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Post: Earnings Results: Peloton’s stock dives after quarterly earnings report as company loses more than $1 billion

Fresh off an announcement that it would begin selling its bikes on Amazon.com Inc., Peloton Interactive Inc. posted a sharp loss for its most recent quarter and delivered a significantly lower forecast for the current period than analysts had been expecting.

The maker of connected fitness equipment logged a net loss of $1.24 billion, or $3.68 a share, in its fourth fiscal quarter, whereas it lost $313 million, or $1.05 a share, in the year-earlier period. Analysts tracked by FactSet were anticipating a 76-cent-per-share loss on a GAAP basis.

Chief Executive Barry McCarthy noted in the company’s shareholder letter that $415 million of the company’s $1.2 billion fourth-quarter operating loss came from restructuring charges. “The loss reflects the substantial progress we made this last quarter re-architecting the business to reduce the current and future inventory overhang, converting fixed to variable costs, and addressing numerous supply chain issue,” he said.

Peloton’s
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-17.43%

revenue declined to $679 million from $937 million a year before and came in below the FactSet consensus, which called for revenue of $682 million. The company generated $296 million in revenue from products and $383 million from subscriptions.

Shares were down 20% early Thursday.

“When you look at our financial performance in Q4, I suspect what you see will be a function of where you sit,” McCarthy said in the letter to shareholders. “The naysayers will look at our Q4 financial performance and see a melting pot of declining revenue, negative gross margin, and deeper operating losses.”

McCarthy, however, sees “significant progress driving our comeback and Peloton’s long-term resilience,” he said, through milestones like “new executive leadership, renegotiated supply contracts, and significantly reduced cash outflow.”

The company ended its fourth quarter with 2.97 million connected fitness subscriptions, whereas analysts were modeling 2.98 million. The company had 2.96 million connected fitness subscribers in the third quarter of its fiscal year.

“We anticipated a sequential increase in churn this quarter due to seasonal trends as well as the announcement of our All-Access Membership subscription price increase,” the company said in its letter to shareholders. “Exiting the quarter, churn has been tracking lower than Q4 levels.”

MKM Partners analyst Rohit Kulkarni was less upbeat about the state of the business as he reiterated a neutral rating on Peloton’s stock.

“Apart from encouraging CEO commentary and modest anticipated improvement in margins, there are very few things to cheer about in today’s press release,” he wrote. “Given its level of cash, inventory, and cash burn, we view existential threats on Peloton as rising, particularly amidst an environment with reopening headwinds, rising interest rates, rising commodity prices (inflation), and possibly, softer consumer discretionary spend patterns” heading into the second half of the year.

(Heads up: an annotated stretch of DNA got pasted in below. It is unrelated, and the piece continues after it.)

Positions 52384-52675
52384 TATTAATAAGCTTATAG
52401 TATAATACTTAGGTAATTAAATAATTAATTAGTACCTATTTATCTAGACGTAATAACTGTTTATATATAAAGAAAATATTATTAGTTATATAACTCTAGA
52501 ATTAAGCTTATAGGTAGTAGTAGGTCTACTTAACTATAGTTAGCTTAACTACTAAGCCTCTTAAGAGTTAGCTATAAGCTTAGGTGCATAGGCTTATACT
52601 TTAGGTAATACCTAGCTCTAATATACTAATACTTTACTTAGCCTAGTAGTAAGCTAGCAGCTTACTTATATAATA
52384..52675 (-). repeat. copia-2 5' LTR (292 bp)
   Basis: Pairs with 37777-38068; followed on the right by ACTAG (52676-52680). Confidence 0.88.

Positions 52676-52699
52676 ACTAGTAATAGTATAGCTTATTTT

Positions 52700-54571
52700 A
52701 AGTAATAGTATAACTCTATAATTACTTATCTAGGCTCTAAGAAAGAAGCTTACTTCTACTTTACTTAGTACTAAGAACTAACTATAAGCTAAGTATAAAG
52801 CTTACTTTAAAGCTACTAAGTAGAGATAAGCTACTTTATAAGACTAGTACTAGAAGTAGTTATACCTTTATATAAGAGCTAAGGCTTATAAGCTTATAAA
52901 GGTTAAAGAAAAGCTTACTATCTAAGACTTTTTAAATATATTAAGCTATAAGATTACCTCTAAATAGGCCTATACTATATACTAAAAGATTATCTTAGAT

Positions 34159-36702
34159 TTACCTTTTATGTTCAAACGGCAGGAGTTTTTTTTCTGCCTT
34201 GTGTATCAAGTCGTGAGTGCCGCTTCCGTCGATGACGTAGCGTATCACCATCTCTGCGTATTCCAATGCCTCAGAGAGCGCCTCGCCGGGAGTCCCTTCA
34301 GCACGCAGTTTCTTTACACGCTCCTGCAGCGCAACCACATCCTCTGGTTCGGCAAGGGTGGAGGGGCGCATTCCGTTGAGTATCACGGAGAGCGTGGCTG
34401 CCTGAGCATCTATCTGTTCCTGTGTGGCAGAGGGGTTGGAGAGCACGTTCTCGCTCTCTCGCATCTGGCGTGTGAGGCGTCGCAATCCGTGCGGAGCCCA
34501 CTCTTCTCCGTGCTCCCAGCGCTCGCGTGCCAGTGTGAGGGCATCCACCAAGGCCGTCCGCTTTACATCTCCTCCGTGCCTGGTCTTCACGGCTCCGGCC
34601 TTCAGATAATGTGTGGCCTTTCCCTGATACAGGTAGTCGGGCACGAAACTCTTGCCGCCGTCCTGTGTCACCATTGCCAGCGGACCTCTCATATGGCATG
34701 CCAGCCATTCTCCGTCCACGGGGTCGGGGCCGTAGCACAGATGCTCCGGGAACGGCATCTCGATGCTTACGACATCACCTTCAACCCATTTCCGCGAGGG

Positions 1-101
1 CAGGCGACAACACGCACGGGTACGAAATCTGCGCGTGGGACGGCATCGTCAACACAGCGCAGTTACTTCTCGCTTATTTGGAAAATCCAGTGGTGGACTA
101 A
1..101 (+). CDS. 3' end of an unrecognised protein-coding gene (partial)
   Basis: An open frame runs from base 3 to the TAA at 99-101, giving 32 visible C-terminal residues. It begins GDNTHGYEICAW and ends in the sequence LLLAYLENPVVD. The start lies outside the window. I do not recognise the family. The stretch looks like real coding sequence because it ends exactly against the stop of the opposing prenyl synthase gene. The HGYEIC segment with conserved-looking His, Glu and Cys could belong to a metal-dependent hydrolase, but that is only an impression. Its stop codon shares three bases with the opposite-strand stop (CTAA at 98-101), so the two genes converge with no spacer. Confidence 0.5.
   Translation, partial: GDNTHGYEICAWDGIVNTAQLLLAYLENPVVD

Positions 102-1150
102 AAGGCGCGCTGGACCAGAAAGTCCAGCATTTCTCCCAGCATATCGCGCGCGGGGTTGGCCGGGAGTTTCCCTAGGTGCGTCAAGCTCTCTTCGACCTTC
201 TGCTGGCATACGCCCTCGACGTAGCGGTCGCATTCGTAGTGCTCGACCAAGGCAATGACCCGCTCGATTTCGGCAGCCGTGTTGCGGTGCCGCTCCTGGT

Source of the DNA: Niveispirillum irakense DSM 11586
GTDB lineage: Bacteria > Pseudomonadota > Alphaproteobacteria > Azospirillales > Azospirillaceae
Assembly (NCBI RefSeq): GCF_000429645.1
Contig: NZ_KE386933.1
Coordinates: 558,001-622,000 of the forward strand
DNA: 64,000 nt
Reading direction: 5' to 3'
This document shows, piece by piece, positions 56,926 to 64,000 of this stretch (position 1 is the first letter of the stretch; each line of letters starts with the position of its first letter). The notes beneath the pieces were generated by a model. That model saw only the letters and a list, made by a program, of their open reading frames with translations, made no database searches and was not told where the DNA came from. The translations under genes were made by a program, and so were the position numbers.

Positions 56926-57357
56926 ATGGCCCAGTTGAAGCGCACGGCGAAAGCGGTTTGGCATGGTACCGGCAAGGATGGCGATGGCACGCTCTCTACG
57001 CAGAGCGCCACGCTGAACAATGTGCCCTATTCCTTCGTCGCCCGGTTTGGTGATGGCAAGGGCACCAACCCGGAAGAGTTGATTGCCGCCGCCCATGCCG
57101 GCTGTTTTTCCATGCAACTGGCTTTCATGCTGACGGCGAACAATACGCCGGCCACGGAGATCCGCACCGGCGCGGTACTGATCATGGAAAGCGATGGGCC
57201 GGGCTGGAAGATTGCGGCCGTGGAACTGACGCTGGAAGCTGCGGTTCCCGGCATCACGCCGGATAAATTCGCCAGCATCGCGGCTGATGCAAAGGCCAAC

For its first quarter, Peloton expects $625 million to $650 million in revenue, with 2.97 million connected fitness subscribers. Analysts tracked by FactSet were expecting $757 million in revenue as well as 3.03 million connected fitness subscribers.

The earnings come amid a tumultuous period for Peloton, a former pandemic darling that now must contend with evolving consumer preferences. The company has been trying to cut costs and reduce inventory amid slowing demand.

Earlier this week it announced a plan to start selling certain products on Amazon
AMZN,
+1.76%
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a move that helped send shares more than 20% higher in Wednesday’s session. McCarthy offered further information in the company’s shareholder letter.

“Our orders will be fulfilled by Amazon’s logistics network and for the first time we’re offering new Members a self-assembly option in addition to our traditional expert assembly service,” he wrote. “We remain engaged in productive conversations with other prospective retail partners and are hopeful we’ll be able to announce additional partnerships soon.”

Peloton previously was limited to direct-to-consumer sales, and JMP Securities company Andrew Boone thought that the new arrangement, and potential additional retail partnerships down the line, could help Peloton operate under more of a variable-cost model as the company could reduce its reliance on fixed-cost showrooms.

“[W]e believe Peloton is increasingly becoming a cost savings story,” Boone wrote Wednesday after the Amazon announcement.

Read on: SoulCycle to hit brakes on nearly 25% of its locations

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